A spokesman for Graham’s campaign said at the time that “any possible violation” committed by the senator was “unintentional and does not represent a pattern of behavior.”
Loeffler, a former financial executive, assumed office in January after being appointed by Georgia Gov. Brian Kemp (R) to replace Sen. Johnny Isakson, who retired for health reasons. Georgia scheduled two Senate runoff elections for Jan. 5 after none of the candidates received at least 50% of the votes in their respective races this month. (Republican Sen. David Perdue will face off against Democratic opponent Jon Ossoff.)
The closely watched runoffs will determine whether Republicans maintain control of the Senate. If Democrats succeed in flipping both seats, the Senate would likely be split 50-50. Democratic Vice President-elect Kamala Harris would have the power to cast a tiebreaker vote.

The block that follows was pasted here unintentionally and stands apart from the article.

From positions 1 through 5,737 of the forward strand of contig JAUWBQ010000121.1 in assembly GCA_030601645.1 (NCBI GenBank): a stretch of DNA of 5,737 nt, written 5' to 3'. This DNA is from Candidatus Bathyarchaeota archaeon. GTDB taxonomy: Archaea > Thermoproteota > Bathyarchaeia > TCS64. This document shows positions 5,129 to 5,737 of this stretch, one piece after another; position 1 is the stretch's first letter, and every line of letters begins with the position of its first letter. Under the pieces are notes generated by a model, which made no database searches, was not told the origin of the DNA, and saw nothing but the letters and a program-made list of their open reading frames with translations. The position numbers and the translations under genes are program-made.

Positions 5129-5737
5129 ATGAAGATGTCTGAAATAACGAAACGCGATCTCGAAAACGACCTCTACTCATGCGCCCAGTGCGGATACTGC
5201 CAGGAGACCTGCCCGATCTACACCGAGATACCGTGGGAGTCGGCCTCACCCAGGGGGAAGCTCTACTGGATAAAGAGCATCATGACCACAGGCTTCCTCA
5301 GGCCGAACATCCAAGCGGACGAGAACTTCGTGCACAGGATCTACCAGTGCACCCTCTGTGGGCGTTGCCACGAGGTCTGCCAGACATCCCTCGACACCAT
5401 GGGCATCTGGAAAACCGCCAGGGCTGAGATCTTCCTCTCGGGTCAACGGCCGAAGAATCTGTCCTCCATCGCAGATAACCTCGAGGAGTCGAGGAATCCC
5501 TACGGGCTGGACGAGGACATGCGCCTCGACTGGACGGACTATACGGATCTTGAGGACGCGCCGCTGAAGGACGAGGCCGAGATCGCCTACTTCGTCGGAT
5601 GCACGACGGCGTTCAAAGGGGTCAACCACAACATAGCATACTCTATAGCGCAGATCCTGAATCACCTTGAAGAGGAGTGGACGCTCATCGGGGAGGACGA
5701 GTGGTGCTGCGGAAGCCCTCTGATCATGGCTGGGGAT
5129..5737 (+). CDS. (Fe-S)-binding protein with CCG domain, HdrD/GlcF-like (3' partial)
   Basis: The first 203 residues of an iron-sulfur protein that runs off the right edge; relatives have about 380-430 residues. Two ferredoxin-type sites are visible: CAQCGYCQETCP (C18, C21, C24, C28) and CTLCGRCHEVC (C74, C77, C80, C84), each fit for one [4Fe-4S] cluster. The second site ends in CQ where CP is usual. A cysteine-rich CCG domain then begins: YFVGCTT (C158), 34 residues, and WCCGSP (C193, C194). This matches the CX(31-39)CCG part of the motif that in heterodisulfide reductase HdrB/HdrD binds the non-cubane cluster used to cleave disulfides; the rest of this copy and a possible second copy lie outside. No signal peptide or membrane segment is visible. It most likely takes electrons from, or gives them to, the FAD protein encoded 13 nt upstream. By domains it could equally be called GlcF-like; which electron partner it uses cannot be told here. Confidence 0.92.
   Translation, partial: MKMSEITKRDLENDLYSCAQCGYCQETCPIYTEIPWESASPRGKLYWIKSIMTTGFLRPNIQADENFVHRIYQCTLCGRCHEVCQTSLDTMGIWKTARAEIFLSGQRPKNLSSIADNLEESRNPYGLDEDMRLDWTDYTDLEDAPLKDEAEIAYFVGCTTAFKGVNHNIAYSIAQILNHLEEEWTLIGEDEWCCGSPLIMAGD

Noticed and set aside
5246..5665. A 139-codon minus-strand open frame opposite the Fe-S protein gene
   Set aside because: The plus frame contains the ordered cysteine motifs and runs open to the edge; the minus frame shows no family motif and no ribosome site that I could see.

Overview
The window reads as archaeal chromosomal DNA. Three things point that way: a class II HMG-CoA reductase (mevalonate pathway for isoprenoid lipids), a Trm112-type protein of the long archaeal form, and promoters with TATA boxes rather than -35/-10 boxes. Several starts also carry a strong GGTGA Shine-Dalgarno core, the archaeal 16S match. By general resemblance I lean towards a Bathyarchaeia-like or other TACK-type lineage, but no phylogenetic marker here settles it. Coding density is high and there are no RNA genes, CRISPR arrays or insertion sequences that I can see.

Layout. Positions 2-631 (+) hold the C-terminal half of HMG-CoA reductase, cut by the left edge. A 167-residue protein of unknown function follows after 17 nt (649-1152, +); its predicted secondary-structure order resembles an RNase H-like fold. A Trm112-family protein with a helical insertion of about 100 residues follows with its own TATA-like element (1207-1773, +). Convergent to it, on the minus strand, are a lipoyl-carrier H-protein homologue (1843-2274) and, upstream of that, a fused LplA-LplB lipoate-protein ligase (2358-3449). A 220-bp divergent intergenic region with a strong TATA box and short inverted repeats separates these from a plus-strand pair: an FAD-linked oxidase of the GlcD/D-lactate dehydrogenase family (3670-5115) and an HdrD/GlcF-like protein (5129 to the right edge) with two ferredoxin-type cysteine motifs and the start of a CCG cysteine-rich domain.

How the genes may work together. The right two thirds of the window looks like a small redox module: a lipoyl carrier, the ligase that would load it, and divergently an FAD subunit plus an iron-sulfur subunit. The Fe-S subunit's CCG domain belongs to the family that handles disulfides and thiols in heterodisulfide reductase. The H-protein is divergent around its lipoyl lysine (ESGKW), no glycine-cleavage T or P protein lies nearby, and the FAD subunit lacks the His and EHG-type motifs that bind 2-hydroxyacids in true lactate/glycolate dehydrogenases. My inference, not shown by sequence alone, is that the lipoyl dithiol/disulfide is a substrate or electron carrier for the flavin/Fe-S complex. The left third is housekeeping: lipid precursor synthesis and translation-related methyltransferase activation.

Watch Loeffler’s full interview with Fox News below. Her fundraising comments begin around the 5:30 mark.
There’s an old legal saying: “If the facts are against you, argue the law. If the law is against you, argue the facts. If the law and the facts are against you, pound the table and yell like hell.”
Rudy Giuliani, at a federal court hearing in Pennsylvania as part of outgoing President Donald Trump’s long-shot legal crusade to overturn the results of the 2020 presidential election, pounded the table and yelled like hell. Pennsylvania officials, on the other hand, argued both the facts and the law.
While Trump has made absurd and evidence-free claims of mass voter fraud, things haven’t been going well for the Trump campaign in courts, where the candidate who told voters that they’d win so much they’d get “tired of winning” has been on a major losing streak.